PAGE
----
Cockatoos that don’t speak: Apistogramma cacatuoides.
When one thinks of cichlids, many large rough and tumble aggressive fish come to mind for many, but you’d be amiss not to profile those of a smaller scale. The Cockatoo Dwarf Cichlid (Apistogramma cacatuoides), gets its name from its dorsal fins, which have a cockatoo like crest and are brilliantly colored. This diminutive fish grows no larger than 3 to 3.5 inches. Described by Dutch ichthyologist J.J. Hoedeman in 1951; this is a new world cichlid coming from South America, specifically Brazil, Peru, and Columbia. The Cockatoo Dwarf Cichlid and its co-genitors have been a staple in the aquarium hobby for over six decades, and it isn’t difficult to see why. Due to their natural habitats having large fluctuations in pH, hardness, and alkalinity levels. Due to the demand for this species, they are cultures in large quantities.
In the home aquarium, they make wonderful additions to a planted Amazonian biotope. The ideal Apistogramma sp. tank has enough surface area to split up territories among various individuals. To further this thought, it’s also recommended you include hiding spaces that can be created out of driftwood, rocks and even ceramic such as flowerpots. If the substrate isn’t geared toward a planted aquarium, most will due, even non-inert sand that effects pH. As mentioned above the Cockatoo Dwarf Cichlid is adaptable to varying degrees of water quality. This not only includes pH, alkalinity, and hardness but also includes temperature, so long as the room doesn’t drop below 60 Fahrenheit or exceed 82 Fahrenheit. One of the few intolerances these fish have is high levels of dissolved organics, as such, you’ll want to have a disciplined frequent water change regimen.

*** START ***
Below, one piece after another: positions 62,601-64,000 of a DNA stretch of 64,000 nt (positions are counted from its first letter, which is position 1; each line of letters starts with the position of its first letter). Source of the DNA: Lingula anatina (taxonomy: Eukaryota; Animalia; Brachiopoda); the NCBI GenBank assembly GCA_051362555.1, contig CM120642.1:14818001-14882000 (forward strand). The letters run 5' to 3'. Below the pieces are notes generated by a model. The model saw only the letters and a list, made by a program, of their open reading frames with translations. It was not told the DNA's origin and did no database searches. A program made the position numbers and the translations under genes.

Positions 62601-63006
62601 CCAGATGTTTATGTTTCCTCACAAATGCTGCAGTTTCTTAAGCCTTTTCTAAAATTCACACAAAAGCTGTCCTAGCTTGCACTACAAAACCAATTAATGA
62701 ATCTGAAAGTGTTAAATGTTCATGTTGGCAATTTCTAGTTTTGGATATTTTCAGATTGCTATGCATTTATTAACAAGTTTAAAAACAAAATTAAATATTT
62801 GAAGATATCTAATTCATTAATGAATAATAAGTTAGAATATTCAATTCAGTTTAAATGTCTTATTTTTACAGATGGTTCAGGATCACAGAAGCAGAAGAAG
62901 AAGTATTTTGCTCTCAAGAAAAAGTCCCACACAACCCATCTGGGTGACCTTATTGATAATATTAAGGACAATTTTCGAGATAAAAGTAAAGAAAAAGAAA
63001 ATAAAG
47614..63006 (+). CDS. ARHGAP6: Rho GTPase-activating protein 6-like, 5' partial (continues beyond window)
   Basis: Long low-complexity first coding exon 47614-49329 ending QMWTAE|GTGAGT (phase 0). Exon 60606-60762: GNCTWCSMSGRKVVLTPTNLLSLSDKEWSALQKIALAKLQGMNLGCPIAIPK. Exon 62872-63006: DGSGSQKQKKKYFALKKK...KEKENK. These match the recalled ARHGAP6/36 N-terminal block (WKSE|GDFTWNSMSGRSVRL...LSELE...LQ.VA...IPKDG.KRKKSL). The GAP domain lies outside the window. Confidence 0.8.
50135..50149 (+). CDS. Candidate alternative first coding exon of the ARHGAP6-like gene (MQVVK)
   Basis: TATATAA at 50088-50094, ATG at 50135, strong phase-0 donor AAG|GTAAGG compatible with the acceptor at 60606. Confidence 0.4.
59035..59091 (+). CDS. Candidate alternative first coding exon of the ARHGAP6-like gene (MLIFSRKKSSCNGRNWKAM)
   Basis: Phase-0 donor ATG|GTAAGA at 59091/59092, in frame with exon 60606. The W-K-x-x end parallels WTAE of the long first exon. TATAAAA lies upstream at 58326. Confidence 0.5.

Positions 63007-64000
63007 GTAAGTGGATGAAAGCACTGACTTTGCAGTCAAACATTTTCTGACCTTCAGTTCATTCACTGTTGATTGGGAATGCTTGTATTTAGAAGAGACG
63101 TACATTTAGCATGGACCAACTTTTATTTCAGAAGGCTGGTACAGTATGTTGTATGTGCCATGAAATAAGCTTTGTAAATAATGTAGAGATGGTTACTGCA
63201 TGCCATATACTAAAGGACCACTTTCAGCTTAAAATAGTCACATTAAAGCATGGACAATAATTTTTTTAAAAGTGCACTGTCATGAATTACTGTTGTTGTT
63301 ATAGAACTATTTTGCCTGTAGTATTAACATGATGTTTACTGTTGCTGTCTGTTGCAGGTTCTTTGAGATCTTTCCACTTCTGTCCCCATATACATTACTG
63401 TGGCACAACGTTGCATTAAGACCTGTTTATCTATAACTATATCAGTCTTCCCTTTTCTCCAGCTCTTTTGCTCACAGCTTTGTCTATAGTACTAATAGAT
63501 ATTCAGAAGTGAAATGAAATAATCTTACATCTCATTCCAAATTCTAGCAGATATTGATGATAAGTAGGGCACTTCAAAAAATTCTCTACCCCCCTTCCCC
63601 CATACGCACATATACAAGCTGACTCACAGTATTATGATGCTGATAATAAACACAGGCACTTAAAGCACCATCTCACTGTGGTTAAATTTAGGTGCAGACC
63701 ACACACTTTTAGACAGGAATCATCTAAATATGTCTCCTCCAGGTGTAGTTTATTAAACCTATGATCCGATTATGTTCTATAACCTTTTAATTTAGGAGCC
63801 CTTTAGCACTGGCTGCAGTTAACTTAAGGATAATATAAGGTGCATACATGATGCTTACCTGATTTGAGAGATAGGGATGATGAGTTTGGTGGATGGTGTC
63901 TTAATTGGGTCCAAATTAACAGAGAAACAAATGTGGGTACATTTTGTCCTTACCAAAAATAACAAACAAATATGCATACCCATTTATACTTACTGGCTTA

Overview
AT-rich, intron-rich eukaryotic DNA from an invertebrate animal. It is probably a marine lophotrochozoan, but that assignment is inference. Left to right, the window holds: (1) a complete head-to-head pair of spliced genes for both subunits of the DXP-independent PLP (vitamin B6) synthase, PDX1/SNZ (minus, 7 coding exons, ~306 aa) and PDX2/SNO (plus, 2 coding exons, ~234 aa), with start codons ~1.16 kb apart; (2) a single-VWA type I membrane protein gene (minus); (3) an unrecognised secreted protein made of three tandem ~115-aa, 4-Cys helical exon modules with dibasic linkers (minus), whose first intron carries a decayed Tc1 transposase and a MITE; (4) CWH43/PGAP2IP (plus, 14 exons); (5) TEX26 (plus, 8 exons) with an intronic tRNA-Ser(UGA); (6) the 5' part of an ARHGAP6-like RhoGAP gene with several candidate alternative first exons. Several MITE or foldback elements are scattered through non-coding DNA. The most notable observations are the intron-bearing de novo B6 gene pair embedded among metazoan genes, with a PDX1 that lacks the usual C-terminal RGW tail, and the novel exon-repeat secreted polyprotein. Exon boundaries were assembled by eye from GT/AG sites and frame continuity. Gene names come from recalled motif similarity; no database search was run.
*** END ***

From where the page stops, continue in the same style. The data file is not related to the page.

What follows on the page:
As far as diet goes, they are pretty easy going accepting most prepared fare, including dry and frozen. They are almost like miniature earth eaters and for enrichment, I would include a sinking pellet into their feeding routine, as they’ll sometimes attempt to bury their entire head in the substrate looking for food.
Breeding is possible in the home, Cockatoo cichlids breed in safe caves, so you’ll need to mimic this with rock or ceramic. The concern with mimicking natural habitat for breeding is that females are much smaller than males and may lay eggs in smaller crevices that males cannot access. For this reason some breeders and hobbyists prefer the sterility of ceramic and PVC. Clutches are rather large, usually averaging between 75-150, with some reported near 200. Like many cichlids, Cockatoos have parental instincts and females will guard the clutch day and night until they become free-swimming and will “herd” the juveniles until they reach at least 2 months old. It’s a great candidate for the beginning breeder.
If you’re looking to add a flash of color and personality to your aquarium or are looking for an introduction into breeding cichlids, the Cockatoo cichlid is a wonderful choice.